Wednesday, March 30, 2011

I Am Not An Artist

The past few weeks have been dedicated to expanding my Photoshop knowledge. To that end I've been studying several different books to beef up my abilities. Much, much to learn. Above is an assignment out of one of those books that took me about a week to complete. A real artist probably could have done it in an hour. Still, I got a lot out of the exercise. I am now on the third text that exceeds five hundred pages. I'm on page forty to be precise. And the clock is ticking loudly on the second play that I promised to have drafted by Memorial Day.

What's a camera?

Thursday, March 24, 2011

Elizabeth Taylor

I've never been one to publicly mourn the passing of a celebrity. That said, Elizabeth Taylor died yesterday and attention must be paid.

I can't say that I held her in much regard as an actress. She was all right, but no Davis or Hepburn, or even Monroe. With the exception of Virginia Woolf I always found her performances a little too self aware. My favorite performance is as Maggie in Cat on a Hot Tin Roof. Without a doubt a flawed performance, but still strong and she more than holds her own with Newman and Ives.

Her beauty is remarkable, but there have been others and will be more. Noting a woman because of her looks is demeaning. Elizabeth Taylor was so much more.

Elizabeth Taylor embodies power and strength. The Elizabeth Taylor story is one of incredible success. A product of the Hollywood studio system, she managed to bridge the gap from glamorous indentured servant to media tycoon. In a way that Marilyn Monroe never did, Elizabeth Taylor harnessed the energy of the public's desire for her and turned it into immeasurable power. She did it at a time that was less permissive in general and downright oppressive for women. Several times during her life she tried to sublimate her power in favor of conforming to societal norms for women, and always with disastrous results. But in her fifties she embraced, harnessed, and used her power, first by exploding her corporate presence and then directing her energies into philanthropy. And she did it as a lady. Without her there could be no Madonna or Hillary Rodham Clinton. Or Sarah Palin.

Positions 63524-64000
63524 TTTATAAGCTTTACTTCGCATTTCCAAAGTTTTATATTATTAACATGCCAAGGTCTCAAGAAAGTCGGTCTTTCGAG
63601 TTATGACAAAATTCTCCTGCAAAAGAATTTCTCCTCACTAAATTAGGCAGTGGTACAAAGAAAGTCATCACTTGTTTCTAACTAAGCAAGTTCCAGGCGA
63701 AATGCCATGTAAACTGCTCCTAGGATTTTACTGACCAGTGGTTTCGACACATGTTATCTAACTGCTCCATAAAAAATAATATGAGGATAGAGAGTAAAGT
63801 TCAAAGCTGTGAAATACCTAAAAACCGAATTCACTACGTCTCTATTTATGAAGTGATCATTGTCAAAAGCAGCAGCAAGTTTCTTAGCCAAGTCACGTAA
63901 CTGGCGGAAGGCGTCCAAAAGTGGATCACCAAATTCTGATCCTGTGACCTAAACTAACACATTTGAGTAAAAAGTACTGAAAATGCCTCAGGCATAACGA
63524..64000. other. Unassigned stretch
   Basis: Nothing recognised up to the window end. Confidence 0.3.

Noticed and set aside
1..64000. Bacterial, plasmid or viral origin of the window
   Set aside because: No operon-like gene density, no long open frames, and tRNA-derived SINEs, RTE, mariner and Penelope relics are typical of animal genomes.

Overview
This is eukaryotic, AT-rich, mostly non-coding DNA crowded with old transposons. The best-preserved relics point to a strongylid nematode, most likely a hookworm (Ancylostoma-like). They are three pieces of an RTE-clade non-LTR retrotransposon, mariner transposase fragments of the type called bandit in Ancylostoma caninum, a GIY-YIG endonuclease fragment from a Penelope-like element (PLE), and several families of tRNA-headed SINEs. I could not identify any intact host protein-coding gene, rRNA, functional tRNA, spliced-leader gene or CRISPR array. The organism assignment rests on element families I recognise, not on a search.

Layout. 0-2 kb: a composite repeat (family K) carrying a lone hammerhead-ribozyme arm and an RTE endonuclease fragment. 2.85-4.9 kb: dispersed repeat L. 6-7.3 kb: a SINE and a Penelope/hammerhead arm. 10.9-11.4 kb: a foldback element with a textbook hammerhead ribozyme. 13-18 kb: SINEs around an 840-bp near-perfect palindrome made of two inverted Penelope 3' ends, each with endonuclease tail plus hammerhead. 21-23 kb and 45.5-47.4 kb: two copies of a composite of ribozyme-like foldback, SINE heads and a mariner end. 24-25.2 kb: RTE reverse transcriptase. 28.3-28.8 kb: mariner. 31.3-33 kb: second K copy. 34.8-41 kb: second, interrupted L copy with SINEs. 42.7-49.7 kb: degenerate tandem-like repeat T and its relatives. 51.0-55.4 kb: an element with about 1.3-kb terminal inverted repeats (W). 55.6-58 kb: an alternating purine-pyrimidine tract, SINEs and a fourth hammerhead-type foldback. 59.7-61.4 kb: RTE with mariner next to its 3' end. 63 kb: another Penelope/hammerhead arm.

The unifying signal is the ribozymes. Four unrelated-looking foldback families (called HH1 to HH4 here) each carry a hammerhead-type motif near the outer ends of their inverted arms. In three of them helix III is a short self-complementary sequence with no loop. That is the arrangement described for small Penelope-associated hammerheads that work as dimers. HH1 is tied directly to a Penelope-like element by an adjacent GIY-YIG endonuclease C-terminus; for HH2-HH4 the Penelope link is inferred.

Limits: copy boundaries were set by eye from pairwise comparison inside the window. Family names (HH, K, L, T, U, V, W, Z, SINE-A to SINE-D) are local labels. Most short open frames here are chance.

Elizabeth Taylor's strength is best told in the story of AIDS. In the 1980's, when no one -- no one -- was addressing the issue, Elizabeth Taylor stood up and dared to speak its name. She went before Congress and demanded funds for research, and when she found the official world response lacking she forged ahead and raised the funds for research herself. Long before there were red ribbons and walkathons and bikeathons, there was Elizabeth Taylor.

But on an even subtler level Elizabeth Taylor blazed the way for the general public to accepting the LGBT community. When Rock Hudson announced that he had AIDS, the real shock to American culture wasn't that he was sick and dying. It was that he was gay. Elizabeth Taylor didn't publicly embrace her friend in a demonstration of acceptance of his sexuality. By embracing her friend in response to his ailment, she helped the world set aside its petty labelizing and showed the world what was truly important. Love.

Elizabeth Taylor led by example in so many, many ways. We didn't just lose a celebrity, or an icon. We lost a great American.

Wednesday, March 2, 2011


So the past month has been all about studying Photoshop. Exhausting. But much, much progress. And a new light! My first strobe, with a second on the way. The one I want is oh-so expensive, but is the workhorse that I read I need. Or I could go with a less expensive model and scrape by. Nope! I'm buying the good piece of equipment. Even if I have to wait a few more weeks to make it happen. Major investment, but in the end so worth it.

And this weekend, regardless of the weather, I will be making my first photo safari of the year. It's time to get my butt in gear and expand that portfolio. It seems like for every photo I put in, I pull out two. The eye is developing faster than the output.

And my play is languishing! But it's in there, just waiting for me to sit down and get to work.

Why are there only twenty-four hours in a day?